Taking a battering: Wild weather whips up huge seas that crash onto Lighthouse Beach at Ballina eroding away the shoreline.
Taking a battering: Wild weather whips up huge seas that crash onto Lighthouse Beach at Ballina eroding away the shoreline. Jerad Williams

Wild weather strips away beaches

THE wild weather is paying a toll on the region’s coast-line, stripping away large portions of beach and leaving dangerously eroded sand cliffs.

But local Coastcare groups say the damage may not be assessed for days.

Foamy waves of up to 3.5 metres rolled into Lighthouse Beach at Ballina yesterday and created head-high sand cliffs. There was no visible beach at Lennox Head and foam from the large seas had filled the car park at Sharpes Beach.

Interim sand bag and rock protection works at Belongil Beach also bore the brunt of the large swell and were stripped down to their base, one resident said.

The Ballina Coastguard said three-metre waves were coming over the Ballina bar and the wave rider recorded a swell of up to 4.10 metres on top of a sea level that was already 2.41 metres.

Far North Coast Surf Lifesaving emergency services co-ordinator Jimmy Keough said he will be liaising with council about how to manage the sand erosion.

“Over the weekend we saw the formation of coastal erosion and we expect a lot of debris to wash up on the beach from the flooding and rivers,” he said.

“We will signpost the erosion cliffs and work with local councils. If it is really bad, they will come down and barricade the erosion off.”

Mr Keough advised people to exercise caution when going to the beach and avoid entering the water.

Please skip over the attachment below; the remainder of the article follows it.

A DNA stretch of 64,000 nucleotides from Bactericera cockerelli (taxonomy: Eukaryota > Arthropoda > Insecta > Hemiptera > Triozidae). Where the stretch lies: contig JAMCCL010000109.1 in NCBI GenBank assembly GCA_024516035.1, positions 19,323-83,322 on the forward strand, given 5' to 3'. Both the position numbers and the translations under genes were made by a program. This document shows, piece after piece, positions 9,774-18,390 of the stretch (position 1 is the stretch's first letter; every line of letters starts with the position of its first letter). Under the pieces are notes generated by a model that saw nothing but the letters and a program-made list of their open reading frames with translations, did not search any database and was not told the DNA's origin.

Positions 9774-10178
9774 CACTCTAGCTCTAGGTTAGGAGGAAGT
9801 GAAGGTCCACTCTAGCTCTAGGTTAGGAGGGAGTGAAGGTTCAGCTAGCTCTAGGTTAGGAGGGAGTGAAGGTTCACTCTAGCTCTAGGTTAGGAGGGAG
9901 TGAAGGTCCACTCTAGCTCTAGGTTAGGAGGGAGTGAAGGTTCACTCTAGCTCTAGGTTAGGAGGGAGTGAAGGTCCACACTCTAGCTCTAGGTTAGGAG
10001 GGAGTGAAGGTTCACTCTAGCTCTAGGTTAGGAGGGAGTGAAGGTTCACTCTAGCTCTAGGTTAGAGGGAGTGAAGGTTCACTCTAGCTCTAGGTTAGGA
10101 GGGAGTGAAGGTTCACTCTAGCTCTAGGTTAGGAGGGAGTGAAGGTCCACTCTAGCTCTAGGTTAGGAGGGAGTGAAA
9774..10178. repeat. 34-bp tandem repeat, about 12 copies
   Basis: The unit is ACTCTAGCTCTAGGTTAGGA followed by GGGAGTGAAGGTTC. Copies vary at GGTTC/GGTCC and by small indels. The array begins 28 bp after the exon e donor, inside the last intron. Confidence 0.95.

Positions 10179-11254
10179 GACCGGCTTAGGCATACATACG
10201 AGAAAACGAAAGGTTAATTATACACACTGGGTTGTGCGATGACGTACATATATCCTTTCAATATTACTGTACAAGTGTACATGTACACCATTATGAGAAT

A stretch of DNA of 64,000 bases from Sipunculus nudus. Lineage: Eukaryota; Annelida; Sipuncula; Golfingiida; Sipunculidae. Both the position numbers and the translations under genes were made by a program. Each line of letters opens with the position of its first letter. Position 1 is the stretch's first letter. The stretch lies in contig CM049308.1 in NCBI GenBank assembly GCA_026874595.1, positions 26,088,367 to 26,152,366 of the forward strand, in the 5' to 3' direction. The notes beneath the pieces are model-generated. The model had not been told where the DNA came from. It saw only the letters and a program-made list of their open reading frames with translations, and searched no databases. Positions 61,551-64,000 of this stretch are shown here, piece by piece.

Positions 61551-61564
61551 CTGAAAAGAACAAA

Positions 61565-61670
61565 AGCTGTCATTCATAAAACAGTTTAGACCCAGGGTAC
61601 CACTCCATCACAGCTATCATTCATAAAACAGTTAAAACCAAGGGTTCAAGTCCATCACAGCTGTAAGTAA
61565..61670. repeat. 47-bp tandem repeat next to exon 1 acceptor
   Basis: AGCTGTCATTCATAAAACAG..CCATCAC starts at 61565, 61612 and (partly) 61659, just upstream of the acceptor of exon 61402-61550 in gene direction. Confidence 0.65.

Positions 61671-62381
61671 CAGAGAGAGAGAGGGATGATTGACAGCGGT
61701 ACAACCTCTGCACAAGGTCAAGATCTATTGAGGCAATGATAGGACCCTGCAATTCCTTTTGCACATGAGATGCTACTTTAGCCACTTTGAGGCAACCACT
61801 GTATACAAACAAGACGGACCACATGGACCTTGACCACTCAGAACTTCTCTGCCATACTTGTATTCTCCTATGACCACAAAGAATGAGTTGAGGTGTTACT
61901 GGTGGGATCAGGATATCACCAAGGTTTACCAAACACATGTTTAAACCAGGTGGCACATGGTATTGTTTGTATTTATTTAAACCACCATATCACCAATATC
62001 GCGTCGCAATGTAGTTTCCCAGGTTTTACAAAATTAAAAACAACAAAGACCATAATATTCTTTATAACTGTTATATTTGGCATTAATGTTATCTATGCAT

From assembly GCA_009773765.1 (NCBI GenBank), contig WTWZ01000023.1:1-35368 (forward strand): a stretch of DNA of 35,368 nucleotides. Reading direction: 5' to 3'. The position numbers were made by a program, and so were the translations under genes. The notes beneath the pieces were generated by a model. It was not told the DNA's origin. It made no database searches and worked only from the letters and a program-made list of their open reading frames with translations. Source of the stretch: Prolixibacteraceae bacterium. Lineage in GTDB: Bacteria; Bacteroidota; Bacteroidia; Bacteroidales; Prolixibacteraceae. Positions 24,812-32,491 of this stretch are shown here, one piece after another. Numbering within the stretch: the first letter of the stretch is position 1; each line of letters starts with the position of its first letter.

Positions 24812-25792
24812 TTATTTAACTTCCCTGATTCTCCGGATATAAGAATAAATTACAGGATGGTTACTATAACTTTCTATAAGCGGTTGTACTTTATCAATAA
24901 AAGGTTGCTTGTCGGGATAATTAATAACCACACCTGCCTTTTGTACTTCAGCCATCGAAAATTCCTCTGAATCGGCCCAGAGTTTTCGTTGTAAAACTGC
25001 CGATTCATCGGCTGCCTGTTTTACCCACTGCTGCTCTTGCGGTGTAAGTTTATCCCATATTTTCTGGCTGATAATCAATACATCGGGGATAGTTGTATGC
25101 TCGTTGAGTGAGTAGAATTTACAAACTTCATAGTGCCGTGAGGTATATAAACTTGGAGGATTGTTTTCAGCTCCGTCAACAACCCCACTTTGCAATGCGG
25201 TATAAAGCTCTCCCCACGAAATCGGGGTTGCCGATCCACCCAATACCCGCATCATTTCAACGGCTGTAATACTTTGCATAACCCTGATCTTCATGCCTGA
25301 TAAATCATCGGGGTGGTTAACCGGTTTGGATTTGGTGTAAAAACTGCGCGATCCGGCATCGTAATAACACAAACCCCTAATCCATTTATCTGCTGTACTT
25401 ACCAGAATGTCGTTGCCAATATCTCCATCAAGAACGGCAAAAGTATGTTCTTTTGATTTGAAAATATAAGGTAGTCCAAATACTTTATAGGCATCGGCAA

Ballina Coastcare secretary and co-ordinator Lee Andresen will assess the potential erosion damage once conditions are calmer.

“We can’t tell what erosion has been done until the waves have gone down and there is a low tide,” he said.

“At Lighthouse Beach they have been having some of the worst erosion because the wind has been coming around the wall.

“The waves are still coming in and it is far too big to tell yet,” Mr Adresen continued.

“Once the swell and wind stops we will be able to assess what has happened.”

Mr Andersen said the foam, which is covering most of the coastline, may take weeks to disappear.

Bureau of Meteorology Coffs Harbour duty officer Andrew Winchester said the current combination of swell and strong winds would make coastal erosion a lot worse.

He also forecasted winds and rain would ease today.

“The winds will be 20-30 knots for the first part of the day but seas will still be around 3-4 metres,” he said.

“By Wednesday winds will slowly ease to 15-20 knots but the swell will hang around. All the flood warnings will still be in place.”



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